With the assistance of Coyle (Lance Armstrong’s War, 2005, etc.), Olympic gold medalist and former professional cyclist Hamilton dishes the dirt on the clandestine culture of doping so endemic to his sport.
“I’m good at pain,” writes the author, who was a longtime U.S. Postal cycling squad teammate of Lance Armstrong. Readers soon learn that this addiction to pain is an absolute requirement to survive his pressure-cooker life as a professional cyclist, a masochistic existence that makes the physical risks run in sports like football and pro boxing look trivial. Hamilton’s story is also partly the story of once-revered cycling celeb (and now disgraced doper) Armstrong, as the two were rivals for years. Hamilton chronicles the entire rise-and-fall arc of his professional career, going from his beginnings as a clean-living anti-doping idealist in the early 1990s to becoming a slave to the intense competitive pressure to ingest a chemical smorgasbord of performance-enhancing substances just to keep up with everyone else. Any notions of cycling as a clean sport go out the window immediately. Hamilton’s unsparing account of the damaging (and often dope-fueled) physical and mental toll that top-level cycling takes on its practitioners, not to mention the constant pressure to evade drug testers and beat the drug tests themselves, is a decidedly bleak and unglamorous portrait of the sporting life. For Hamilton, compounding this maniacal all-or-nothing quest for victory was the fact that he had to constantly deal with Armstrong, who comes off as Stalin on a bike: a sociopathic rage-prone prima donna who went to great lengths to destroy the lives of those who threatened his reputation.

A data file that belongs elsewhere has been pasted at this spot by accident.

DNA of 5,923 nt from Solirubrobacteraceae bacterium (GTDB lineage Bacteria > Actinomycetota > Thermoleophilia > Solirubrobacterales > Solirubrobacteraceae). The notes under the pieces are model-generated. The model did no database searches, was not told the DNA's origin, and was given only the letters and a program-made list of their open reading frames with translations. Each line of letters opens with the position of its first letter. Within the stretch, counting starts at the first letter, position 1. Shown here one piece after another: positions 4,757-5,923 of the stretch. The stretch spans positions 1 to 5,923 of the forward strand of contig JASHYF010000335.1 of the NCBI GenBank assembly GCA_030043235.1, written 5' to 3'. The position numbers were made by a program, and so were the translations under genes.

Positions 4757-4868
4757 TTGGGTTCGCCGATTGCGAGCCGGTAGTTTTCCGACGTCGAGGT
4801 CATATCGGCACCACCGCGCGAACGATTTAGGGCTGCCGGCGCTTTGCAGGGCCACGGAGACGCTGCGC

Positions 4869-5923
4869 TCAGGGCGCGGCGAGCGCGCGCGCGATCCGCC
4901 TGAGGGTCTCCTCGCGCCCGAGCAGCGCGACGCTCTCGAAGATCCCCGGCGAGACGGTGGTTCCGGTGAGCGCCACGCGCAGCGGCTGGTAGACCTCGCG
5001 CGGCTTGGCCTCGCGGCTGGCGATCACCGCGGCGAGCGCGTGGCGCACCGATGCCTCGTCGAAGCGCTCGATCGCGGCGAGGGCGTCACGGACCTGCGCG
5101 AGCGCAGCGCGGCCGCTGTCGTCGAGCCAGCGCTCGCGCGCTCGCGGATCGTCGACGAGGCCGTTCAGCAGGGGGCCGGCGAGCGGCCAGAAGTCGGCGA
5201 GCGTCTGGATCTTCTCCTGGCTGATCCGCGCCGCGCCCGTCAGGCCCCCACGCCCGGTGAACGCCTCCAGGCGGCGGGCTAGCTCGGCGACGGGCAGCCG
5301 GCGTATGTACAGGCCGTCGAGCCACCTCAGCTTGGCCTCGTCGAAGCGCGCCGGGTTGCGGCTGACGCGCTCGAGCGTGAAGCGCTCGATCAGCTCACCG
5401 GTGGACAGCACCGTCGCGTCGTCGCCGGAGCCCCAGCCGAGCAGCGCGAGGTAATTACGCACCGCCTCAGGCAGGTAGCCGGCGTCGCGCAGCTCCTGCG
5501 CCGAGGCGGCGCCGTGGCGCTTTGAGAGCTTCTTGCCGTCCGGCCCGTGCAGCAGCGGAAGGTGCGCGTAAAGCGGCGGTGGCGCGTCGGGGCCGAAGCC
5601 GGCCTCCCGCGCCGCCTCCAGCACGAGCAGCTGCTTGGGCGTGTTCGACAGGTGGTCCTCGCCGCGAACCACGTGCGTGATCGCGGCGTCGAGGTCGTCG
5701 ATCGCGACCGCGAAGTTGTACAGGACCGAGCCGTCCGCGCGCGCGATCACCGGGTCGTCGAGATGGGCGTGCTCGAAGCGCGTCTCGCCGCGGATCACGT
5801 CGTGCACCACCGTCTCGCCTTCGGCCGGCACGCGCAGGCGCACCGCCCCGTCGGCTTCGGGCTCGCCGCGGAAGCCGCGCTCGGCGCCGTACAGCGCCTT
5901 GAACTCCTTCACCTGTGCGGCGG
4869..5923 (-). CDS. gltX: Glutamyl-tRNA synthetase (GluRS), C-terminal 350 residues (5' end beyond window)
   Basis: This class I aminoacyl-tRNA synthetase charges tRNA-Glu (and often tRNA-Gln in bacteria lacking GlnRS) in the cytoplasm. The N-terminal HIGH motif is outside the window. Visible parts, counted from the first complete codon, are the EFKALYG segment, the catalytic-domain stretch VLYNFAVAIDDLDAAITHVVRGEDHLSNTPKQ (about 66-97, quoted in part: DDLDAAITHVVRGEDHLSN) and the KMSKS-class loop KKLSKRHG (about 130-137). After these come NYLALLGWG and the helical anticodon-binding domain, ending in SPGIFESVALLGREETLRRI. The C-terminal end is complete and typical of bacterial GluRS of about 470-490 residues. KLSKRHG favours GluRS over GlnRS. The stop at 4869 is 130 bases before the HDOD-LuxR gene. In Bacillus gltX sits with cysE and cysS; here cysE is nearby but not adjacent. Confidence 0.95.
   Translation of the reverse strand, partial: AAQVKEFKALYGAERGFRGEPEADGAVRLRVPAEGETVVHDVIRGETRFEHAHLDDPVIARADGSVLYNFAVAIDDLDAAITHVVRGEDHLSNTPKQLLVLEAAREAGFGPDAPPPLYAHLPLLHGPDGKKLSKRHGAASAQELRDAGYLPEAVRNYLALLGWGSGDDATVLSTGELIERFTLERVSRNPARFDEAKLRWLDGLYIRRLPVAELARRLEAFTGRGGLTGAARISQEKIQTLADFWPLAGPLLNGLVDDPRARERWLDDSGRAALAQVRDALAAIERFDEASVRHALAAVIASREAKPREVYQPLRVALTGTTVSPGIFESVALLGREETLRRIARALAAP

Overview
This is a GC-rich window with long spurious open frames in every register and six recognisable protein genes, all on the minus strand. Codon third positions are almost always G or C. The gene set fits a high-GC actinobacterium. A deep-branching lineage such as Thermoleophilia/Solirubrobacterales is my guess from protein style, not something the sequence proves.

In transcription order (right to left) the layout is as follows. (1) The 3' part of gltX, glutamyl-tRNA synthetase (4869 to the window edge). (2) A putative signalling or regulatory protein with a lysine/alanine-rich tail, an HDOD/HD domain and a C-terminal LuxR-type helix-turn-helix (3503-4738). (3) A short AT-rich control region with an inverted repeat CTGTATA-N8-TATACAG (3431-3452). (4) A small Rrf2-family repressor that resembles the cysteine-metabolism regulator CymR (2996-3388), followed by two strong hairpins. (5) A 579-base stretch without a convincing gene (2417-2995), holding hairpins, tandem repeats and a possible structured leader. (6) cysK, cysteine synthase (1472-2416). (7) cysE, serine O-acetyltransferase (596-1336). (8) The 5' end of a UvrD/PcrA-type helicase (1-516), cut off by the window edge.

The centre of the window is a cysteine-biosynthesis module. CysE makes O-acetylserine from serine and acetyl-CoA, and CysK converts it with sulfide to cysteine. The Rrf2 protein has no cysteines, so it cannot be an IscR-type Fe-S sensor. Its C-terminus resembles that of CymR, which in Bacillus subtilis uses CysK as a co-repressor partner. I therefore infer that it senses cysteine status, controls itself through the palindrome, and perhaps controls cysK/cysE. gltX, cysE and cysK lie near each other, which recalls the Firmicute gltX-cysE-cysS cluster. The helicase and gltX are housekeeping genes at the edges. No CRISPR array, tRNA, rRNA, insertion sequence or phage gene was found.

Fascinating, surprisingly disturbing look at the layers of corruption behind the sleek facade of professional cycling.